The Sacrifice (Part 3)

         Eight weeks into the semester, Mrs. Mendall entered to find her students clustered once more around the CM2029. Bethany was at the heart of the group. Pale and thinner than ever, she seemed to be shrinking even as the subject in the artificial womb was growing, now at a rate of a millimeter or more each day. Even at such a rate, the CM2029 seemed overlarge, monstrous, inappropriately technical for the delicate, fleshy thing cradled within the synthetic embrace of tubes and tempered plastic.

         “Mrs. Mendall, I still can’t see it,” sighed Bethany. She coughed into her sleeve, but could not peel her eyes, wide behind their spectacles, from the form she could almost see, the edges of which she could barely make out.

         “The size of a raspberry,” said Mel. “That’s what the homework said. And the size of a strawberry in two more weeks.”       

         “What kind of berry will it be after that?” teased a boy.

         Amelia grew thoughtful. “I don’t think there are any larger berries.”

         “It looks like an alien,” added the boy. “Gross.”

         “Alright, class,” Mrs. Mendall took her place at the front of the room. “To your seats.”

         With that, the half-drunk coffee was in the wastebasket and the teacher in position at the front of the room. The students trailed to their seats, absently walking in time to the soft beeping of CM2029. Bethany was the last to sit, but Mrs. Mendall did not hurry her as she lingered behind, trailing her fingers across the glass of the incubator as if longing to caress the tiny figure within, to know by touch what she could not by sight.

         The teacher needed no help in directing her students’ gaze to the incubator. They were already enraptured with its berry-sized occupant. When asked if they noticed any new additions to the incubator, more than a few raised their hands, Bethany included.

         “A heart-rate monitor?” Bethany ventured. “It sounds like the ones they use at my appointments.”

         “Good, yes, that’s absolutely right.” Mrs. Mendall awarded her a rare smile. “At this stage, we can not only detect a regular heartbeat but see the heart itself if you look closely enough, as many of you already have.”

         Just as Mrs. Mendall’s slides and the precocious Mel predicted, the subject doubled in size during the next few weeks and, by the time it was the size of a strawberry, Bethany exclaimed in delight.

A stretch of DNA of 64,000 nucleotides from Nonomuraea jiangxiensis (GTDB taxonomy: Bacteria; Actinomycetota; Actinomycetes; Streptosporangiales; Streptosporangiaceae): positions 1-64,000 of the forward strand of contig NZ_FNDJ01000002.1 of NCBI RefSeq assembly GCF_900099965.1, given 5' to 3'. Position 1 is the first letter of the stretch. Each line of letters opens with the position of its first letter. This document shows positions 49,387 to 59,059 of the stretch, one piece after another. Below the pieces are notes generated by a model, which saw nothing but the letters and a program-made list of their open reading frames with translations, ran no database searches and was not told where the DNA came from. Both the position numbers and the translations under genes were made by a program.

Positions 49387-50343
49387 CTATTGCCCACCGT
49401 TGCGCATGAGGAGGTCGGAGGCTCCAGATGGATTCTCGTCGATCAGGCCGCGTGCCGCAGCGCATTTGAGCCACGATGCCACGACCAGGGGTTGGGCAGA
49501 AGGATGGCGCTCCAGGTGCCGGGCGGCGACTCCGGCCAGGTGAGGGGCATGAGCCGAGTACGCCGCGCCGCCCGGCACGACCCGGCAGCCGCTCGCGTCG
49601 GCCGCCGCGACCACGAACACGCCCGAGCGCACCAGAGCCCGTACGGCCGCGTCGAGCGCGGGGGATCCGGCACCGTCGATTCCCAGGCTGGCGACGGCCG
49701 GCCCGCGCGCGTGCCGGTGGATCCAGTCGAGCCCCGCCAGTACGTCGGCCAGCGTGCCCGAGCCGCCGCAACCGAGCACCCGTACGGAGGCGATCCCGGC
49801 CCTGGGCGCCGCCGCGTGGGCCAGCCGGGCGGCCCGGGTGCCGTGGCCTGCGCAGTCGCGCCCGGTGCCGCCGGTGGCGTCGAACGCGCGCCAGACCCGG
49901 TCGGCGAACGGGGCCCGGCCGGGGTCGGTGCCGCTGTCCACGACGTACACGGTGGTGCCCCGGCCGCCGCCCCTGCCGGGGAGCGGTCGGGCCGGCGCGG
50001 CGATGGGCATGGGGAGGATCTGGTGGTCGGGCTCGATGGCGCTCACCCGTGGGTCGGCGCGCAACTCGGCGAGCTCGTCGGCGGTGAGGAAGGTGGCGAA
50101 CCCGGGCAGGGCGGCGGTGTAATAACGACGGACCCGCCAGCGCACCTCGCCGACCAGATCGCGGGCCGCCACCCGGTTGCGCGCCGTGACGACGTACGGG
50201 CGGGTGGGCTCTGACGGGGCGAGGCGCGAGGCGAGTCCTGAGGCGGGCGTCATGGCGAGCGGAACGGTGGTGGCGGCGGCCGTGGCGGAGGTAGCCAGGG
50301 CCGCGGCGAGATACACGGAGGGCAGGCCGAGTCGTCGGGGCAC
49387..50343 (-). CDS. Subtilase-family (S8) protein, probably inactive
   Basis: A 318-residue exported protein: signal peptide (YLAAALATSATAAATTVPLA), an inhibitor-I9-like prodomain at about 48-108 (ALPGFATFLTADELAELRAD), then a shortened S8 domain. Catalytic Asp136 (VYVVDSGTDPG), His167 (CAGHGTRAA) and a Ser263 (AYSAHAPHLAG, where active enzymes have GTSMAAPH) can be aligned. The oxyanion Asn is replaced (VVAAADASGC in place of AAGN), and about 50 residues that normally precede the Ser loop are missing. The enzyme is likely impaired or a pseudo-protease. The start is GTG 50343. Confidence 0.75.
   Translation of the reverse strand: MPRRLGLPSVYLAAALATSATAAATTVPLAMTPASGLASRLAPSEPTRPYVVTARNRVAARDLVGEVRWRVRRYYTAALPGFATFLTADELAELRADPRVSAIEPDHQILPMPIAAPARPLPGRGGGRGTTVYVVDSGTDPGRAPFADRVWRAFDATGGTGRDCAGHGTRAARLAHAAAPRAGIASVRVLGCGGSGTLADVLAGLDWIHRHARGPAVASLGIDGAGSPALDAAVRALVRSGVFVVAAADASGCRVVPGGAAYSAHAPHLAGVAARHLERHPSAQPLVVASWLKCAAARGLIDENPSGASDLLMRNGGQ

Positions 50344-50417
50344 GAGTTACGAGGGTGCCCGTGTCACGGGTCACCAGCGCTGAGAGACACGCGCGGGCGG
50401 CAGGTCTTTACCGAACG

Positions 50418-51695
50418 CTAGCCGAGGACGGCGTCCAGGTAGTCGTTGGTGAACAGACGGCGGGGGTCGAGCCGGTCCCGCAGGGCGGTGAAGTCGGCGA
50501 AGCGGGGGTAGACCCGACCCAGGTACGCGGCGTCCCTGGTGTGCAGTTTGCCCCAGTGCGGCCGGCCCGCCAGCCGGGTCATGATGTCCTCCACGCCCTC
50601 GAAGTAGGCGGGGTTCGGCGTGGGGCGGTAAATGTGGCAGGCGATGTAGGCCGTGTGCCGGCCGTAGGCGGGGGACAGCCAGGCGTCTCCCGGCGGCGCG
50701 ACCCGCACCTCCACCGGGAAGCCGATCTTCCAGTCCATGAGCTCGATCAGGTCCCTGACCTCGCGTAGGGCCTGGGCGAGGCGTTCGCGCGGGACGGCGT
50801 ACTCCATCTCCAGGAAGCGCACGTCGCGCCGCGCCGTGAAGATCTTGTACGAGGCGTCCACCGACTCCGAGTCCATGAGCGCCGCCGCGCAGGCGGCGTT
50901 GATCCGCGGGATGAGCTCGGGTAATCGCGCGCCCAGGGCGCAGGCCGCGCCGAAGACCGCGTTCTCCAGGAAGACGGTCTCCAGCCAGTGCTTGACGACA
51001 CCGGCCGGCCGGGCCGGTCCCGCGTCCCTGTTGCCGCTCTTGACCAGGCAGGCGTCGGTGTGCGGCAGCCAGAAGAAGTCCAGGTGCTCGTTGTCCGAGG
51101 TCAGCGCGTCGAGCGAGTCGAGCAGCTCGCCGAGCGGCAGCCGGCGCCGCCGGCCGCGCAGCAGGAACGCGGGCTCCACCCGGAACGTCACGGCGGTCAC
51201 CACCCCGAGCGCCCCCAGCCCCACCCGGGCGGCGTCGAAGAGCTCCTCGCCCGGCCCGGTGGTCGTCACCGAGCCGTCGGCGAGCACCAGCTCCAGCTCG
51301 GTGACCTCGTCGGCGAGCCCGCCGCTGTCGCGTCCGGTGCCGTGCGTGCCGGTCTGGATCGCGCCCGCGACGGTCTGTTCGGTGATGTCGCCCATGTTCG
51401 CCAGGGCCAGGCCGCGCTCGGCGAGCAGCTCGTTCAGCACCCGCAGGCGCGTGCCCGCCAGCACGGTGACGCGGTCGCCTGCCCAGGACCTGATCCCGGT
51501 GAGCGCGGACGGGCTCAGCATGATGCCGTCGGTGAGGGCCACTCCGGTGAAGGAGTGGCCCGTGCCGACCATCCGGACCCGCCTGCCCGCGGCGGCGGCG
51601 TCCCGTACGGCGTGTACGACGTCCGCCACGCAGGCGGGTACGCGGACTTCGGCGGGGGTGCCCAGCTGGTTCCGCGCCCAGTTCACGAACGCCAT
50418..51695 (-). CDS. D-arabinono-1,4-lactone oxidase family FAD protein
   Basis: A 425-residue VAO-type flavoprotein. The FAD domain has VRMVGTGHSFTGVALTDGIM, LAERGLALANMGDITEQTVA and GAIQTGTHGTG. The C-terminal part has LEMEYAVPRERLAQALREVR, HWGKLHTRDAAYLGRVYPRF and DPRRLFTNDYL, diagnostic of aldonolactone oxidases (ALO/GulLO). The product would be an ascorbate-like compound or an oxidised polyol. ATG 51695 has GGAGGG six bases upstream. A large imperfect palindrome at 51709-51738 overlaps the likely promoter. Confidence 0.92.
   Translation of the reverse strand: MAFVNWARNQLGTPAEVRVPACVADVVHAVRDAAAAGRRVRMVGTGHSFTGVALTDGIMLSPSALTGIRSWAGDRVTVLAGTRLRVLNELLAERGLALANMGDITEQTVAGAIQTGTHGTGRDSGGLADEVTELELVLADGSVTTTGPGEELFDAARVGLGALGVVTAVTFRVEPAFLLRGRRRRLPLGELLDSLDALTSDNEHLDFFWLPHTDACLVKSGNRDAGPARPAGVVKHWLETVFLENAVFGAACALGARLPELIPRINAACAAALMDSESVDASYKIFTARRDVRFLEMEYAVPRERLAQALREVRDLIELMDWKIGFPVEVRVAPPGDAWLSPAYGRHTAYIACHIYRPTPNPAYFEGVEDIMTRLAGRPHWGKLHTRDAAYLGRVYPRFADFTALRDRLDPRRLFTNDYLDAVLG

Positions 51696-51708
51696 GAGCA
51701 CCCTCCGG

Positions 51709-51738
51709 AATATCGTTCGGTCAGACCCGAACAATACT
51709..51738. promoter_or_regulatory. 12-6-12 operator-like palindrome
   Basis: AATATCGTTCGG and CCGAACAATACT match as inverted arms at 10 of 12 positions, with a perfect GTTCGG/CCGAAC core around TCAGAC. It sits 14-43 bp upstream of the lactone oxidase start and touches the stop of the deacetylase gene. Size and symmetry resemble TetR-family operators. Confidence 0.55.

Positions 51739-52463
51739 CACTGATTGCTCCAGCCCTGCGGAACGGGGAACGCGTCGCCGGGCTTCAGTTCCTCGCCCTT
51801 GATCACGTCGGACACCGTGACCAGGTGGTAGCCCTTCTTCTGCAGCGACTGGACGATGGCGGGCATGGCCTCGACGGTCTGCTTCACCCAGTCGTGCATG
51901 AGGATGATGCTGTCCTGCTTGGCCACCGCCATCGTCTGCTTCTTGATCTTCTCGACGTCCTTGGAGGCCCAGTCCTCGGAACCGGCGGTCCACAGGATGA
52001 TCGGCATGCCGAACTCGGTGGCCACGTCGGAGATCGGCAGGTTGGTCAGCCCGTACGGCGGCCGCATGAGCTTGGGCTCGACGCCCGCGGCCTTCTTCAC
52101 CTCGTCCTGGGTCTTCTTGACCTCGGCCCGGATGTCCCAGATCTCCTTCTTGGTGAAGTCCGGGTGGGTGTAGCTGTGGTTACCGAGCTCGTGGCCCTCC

“Jane, I can see it!” she drew her friend closer. Jane put an arm around Bethany’s bony shoulder to steady her as she swayed in her excitement.

         “Are you sure?” pressed Amelia.

         “Yes, I really can,” breathed Bethany. “I can see the baby.”

         “Fetus,” said Amelia.

         “Whatever,” said Jane. “Isn’t it beautiful?”

         “Still looks like a lizard to me.”

         “It’s just little,” said Bethany. “But it’s growing so fast.” Her breath condensed and faded upon the glass rapidly, fluttering like a moth, excited but fleeting.

         A noise from across the hall caught their attention and the girls, forgetting their differences for a moment, crowded toward the door only to find their path blocked by Mrs. Mendall. She arrived like clockwork, clutching her half-empty cup of cold coffee.

         “Seats, ladies,” she said as she tossed the cup and released the doorstop in one fluid motion. The girls, reluctant, stole one last look across the hall to where Mrs. Williams’ door stood open and the young teacher hovered over the other CM2029 with her brood of eager students.

         “Yes, yes,” they could hear her saying. “And those are toes! Can you see? Can you count them?”

         Even from across the hall, there was a warmth in the younger teacher’s voice that blew into their classroom like a last summer breeze just before the door snapped shut, cutting it off too soon.

         “Take your seats, ladies,” said Mrs. Mendall again with as much patience as she could muster. If only the sugary sweetness in her voice could have spread to her coffee, perhaps she would not waste so much of it. “Queue up your textbooks to page—yes, Bethany?”

         “What was Miss Williams saying? Just now? I could hear—”

         “We’ll get to that later. As I was saying, please scroll to—” another hand, with fingers wriggling impatiently, interrupted. “Yes, Jane?”

         “I heard something about toes. Does ours have toes? I didn’t check.” She nodded toward the form wrapped and pulsing behind the glass, now the size of a lemon. “Does it have toes now, too?”

         The rest of the class inched forward in their seats, textbooks still switched off or idling. Mrs. Mendall sighed, perhaps wishing for the discarded half of her unwanted coffee. The children always were fascinated by the toes. She set aside her e-reader and reclined with some relief against her desk.

         “Yes, ours has toes now too,” she said. “But remember that ours is a week older, so does anyone know what else it has?”

         Not a student stirred, but each pair of eyes strained to see the thing nestled against the Class Mother’s heat-lamp breast. The clock ticked in syncopation with the heart rate monitor.

         “Anyone?” a note of excitement leaked into even Mrs. Mendall’s voice. She let a few more seconds slip by before a boy gasped and stood, sending his chair screeching back as he lurched across his desk to peer closer at the subject.

         “Yes, Evan?” Mrs. Mendall fought the ridiculous urge to laugh.

         “Ours has a face!”

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